A Kelso farrier swept the boards at the Royal Highland Show last month.
For Ian Gajczak, now at Wanton Walls, Lauder, won all six classes and took bonus prizes too.
The 32-year-old dad said: “It is a massive achievement, and I will remember it for a long time to come!”
He won the hunter, roadster, farm horse, shoe making – including a two-man class when he paired up with his brother Jason, based in north Yorkshire – and therapeutic shoemaking classes.
And he gained bonus awards for the best trimmed foot, best shod foot and best specimen shoes.
A member of the Scottish international farriers team, Ian explained: “There are usually one or two judges. You have a very tight time limit to do the task and it’s all judged on quality.”
Competitors trim the hoof, make the shoe, fit it and finish the hoof: “It’s all judged on how well you do each part, “ said Ian.
The farrier, whose other brother Adrian was Kelso Laddie in 2008, is accustomed to competition success.
He is a world champion in his trade, crowned the individual champion in the world team shoeing championships at Stoneleigh Park in Warwickshire run two years ago.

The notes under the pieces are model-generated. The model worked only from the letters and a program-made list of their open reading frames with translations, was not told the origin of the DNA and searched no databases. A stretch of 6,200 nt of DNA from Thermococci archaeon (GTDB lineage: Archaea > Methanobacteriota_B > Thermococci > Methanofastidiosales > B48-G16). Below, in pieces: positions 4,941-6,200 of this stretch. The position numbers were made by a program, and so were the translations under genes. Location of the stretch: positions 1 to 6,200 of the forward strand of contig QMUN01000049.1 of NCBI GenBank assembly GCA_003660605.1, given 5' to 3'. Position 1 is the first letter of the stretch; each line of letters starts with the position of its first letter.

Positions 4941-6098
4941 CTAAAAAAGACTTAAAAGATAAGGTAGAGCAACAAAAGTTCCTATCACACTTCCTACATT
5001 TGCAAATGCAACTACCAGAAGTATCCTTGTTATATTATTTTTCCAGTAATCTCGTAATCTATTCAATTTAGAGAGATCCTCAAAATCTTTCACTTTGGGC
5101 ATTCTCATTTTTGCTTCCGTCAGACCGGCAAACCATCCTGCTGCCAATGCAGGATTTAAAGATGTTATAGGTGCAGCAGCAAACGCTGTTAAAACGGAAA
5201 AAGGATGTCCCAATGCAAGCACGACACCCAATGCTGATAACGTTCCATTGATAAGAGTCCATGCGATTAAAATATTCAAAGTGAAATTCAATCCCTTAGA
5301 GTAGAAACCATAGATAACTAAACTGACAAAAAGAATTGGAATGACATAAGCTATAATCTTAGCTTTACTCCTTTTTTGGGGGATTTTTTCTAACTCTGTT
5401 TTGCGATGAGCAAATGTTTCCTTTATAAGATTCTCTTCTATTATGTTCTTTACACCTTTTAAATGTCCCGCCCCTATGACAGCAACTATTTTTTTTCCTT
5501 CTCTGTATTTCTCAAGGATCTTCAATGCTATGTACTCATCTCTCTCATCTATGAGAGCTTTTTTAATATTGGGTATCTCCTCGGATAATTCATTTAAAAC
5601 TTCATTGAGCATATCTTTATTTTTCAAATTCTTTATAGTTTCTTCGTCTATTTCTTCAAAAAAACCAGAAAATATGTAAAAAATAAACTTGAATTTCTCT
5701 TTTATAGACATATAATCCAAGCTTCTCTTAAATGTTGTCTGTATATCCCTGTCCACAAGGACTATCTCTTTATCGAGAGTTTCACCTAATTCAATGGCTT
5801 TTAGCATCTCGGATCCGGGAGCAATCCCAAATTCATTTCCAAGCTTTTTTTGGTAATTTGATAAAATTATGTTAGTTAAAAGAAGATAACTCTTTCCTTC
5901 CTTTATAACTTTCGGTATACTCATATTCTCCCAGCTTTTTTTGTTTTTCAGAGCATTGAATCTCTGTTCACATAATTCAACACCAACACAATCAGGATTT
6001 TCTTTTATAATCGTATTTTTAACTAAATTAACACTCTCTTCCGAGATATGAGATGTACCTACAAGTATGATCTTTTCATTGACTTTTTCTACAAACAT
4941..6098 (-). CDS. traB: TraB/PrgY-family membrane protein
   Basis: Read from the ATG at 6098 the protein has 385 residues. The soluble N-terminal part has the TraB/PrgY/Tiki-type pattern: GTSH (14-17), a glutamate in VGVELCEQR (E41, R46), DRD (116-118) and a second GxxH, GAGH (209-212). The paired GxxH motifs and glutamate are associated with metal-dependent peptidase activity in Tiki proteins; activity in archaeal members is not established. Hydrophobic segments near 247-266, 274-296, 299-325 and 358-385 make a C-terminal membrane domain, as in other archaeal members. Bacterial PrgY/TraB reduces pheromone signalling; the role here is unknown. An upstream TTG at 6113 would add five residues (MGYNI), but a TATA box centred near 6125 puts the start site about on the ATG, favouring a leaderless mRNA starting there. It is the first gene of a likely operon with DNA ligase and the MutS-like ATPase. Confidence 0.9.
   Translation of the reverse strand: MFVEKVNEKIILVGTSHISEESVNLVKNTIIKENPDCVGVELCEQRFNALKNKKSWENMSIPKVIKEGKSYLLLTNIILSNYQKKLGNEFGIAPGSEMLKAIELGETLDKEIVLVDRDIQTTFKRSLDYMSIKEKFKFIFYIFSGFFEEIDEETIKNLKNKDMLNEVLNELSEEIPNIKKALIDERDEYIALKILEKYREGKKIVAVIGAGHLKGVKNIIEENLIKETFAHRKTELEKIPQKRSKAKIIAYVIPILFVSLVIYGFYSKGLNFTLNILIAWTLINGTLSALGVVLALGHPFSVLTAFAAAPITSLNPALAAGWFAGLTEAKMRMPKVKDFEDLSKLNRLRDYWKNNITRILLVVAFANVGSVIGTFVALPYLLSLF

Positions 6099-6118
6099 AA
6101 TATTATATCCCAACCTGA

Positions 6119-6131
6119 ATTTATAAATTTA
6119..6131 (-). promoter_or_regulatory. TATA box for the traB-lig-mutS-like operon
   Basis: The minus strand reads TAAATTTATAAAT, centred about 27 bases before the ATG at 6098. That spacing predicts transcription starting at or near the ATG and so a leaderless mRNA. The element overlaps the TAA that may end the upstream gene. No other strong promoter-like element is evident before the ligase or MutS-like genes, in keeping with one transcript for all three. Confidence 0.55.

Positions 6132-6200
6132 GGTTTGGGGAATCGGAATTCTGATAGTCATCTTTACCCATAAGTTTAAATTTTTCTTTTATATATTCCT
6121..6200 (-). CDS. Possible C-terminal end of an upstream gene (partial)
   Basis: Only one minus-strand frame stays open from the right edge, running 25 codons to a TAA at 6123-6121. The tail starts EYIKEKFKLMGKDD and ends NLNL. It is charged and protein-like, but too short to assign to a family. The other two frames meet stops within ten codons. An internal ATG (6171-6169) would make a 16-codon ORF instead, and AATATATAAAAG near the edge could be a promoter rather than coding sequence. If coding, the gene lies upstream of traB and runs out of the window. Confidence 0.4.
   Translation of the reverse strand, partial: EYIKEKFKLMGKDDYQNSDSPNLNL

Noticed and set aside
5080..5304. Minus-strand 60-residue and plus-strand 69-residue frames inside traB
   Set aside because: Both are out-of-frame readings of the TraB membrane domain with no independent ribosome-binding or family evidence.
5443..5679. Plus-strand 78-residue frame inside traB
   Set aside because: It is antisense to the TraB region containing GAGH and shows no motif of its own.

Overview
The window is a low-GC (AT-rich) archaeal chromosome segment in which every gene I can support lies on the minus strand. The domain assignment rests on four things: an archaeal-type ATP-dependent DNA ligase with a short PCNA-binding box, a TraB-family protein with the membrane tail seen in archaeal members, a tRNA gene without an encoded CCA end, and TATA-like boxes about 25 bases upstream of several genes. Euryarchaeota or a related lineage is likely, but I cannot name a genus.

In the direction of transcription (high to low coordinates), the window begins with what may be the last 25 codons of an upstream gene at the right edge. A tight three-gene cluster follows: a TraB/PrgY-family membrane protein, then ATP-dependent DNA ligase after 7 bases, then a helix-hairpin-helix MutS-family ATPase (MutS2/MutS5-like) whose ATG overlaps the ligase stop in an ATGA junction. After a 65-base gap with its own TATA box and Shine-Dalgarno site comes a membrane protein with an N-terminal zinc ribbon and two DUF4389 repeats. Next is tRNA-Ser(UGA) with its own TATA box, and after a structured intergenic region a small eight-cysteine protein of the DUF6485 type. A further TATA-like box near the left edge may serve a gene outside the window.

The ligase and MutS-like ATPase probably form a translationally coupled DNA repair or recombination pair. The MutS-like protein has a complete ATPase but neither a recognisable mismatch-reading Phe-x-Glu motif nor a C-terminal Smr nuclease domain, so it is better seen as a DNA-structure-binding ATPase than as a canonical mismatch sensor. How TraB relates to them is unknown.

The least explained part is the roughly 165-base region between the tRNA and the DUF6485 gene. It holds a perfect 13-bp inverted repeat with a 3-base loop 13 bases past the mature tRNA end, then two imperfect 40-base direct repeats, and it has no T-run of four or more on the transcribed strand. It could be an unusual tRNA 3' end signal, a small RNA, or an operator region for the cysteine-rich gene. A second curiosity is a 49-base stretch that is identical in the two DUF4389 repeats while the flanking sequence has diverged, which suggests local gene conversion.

That was one ambition ticked off. The other is to win the World Championship Blacksmiths competition at the Calgary Stampede in Canada. He was fourth in 2008.
“That’s the only thing left on my personal list. The two main ones to win are at Stoneleigh and at Calgary. To have that belt buckle with ‘world champion’ on it is my next aim.”
There is no farrier tradition in his family, he was the first.
He told us: “I was into horses when I was a young boy. I always used to watch my own farrier shoe the horses and thought it was something I could be interested in.”
He did an apprenticeship lasting four years with Ruaraidh Robb in Edinburgh.
“I was very lucky. I was very keen,” said Ian.
He worked in East Lothian, moving to Wanton Walls a year ago to be nearer grandparents, for he and his eventer wife, Hannah, have a two-year-old daughter.
Ian said of his work: “Being a farrier is great in the respect that we travel around different places every day, talking with different people (especially when most of them provide me with tea and biscuits) and dealing with different horses so we are not stuck in an office or somewhere doing the same thing day in, day out.
“The down sides are it’s extremely physical as well as mental, so the body takes a lot of punishment. Also, these days you have to work even harder to earn good money, as the price of steel, gas, tools and fuel are ridiculously high so profit margins are low.”
And of his competing he said: “I see competitions as a great way of catching up with colleagues. I see it also very much as a training and CPD (Continuing Professional Development). You are pushing your own standards up which is generally pushing the standards of the trade up, which can only benefit yourself, horses and horse owners.
“You have got to be on the top of your game and do a lot of practice and preparation at home. There’s a lot of blood, sweat and tears!”